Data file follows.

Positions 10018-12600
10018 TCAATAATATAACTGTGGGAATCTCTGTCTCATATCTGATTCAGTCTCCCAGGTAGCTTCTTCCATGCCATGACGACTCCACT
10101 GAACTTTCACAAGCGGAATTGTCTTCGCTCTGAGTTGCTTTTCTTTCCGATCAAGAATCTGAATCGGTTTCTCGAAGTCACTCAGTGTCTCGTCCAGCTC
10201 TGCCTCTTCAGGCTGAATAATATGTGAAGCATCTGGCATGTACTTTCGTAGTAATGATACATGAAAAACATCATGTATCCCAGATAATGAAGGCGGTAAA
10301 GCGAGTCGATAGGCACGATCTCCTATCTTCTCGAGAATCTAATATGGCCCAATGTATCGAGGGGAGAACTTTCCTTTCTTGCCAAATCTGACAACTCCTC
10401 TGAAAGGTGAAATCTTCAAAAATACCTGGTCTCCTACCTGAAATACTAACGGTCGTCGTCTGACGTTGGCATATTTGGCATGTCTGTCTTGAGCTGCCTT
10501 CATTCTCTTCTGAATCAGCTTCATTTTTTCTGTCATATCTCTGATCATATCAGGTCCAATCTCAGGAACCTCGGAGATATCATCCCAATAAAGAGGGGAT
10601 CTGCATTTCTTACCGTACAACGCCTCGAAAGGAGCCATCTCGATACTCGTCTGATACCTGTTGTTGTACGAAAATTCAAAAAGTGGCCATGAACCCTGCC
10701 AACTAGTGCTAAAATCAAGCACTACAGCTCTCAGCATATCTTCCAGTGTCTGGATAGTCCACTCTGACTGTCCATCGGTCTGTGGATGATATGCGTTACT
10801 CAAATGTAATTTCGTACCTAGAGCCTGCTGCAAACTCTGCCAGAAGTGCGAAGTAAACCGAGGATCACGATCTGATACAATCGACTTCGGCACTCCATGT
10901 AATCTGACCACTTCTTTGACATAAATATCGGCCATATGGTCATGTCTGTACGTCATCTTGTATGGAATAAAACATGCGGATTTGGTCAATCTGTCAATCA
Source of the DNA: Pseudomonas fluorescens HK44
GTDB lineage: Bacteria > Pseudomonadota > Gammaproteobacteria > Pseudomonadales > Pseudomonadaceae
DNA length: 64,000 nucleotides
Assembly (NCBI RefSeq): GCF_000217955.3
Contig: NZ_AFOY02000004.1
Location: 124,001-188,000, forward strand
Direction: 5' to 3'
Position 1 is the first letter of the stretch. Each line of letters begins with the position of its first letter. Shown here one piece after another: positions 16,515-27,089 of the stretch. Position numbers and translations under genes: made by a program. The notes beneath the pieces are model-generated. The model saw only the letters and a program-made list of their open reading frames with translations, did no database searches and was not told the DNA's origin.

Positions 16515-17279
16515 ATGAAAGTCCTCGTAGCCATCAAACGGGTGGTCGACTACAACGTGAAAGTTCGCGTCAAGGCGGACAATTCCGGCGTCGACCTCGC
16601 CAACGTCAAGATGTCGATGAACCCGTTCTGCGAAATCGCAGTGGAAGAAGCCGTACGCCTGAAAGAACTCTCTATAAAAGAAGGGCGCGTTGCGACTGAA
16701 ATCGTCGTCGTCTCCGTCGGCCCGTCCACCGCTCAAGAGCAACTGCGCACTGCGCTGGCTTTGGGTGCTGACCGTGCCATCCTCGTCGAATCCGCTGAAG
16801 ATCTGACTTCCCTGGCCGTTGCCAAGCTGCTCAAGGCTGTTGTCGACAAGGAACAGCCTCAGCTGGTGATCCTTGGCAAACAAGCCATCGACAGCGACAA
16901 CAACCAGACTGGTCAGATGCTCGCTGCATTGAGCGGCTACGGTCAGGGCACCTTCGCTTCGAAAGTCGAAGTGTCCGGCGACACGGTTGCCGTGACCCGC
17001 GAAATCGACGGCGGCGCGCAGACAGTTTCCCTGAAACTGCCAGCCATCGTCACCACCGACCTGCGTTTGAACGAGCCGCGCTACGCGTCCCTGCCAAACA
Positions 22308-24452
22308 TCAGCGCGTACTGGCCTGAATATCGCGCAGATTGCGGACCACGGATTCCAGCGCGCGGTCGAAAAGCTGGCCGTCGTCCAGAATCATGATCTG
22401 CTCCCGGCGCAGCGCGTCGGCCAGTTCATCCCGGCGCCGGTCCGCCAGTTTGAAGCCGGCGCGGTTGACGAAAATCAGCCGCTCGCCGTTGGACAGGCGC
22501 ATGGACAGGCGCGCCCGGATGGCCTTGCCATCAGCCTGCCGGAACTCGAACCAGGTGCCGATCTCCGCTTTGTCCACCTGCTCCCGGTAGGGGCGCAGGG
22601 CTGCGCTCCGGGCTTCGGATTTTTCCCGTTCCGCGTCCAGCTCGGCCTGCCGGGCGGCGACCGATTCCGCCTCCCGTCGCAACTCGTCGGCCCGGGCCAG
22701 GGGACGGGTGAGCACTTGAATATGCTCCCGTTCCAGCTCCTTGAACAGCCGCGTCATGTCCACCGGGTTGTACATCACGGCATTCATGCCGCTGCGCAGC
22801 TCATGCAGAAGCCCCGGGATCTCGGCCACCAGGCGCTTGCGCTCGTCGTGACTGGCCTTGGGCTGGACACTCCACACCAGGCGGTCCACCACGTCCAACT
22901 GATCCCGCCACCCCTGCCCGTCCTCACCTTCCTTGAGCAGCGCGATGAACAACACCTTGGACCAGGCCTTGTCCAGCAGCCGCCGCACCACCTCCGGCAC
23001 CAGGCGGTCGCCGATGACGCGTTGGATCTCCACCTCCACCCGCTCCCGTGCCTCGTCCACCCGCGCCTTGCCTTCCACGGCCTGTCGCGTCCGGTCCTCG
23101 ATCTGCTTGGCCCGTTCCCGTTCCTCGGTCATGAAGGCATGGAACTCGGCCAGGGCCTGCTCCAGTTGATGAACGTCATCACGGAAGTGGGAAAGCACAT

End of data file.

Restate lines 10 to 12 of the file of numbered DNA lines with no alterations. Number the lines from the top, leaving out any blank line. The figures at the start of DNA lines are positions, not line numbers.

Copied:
10801 CAAATGTAATTTCGTACCTAGAGCCTGCTGCAAACTCTGCCAGAAGTGCGAAGTAAACCGAGGATCACGATCTGATACAATCGACTTCGGCACTCCATGT
10901 AATCTGACCACTTCTTTGACATAAATATCGGCCATATGGTCATGTCTGTACGTCATCTTGTATGGAATAAAACATGCGGATTTGGTCAATCTGTCAATCA
Source of the DNA: Pseudomonas fluorescens HK44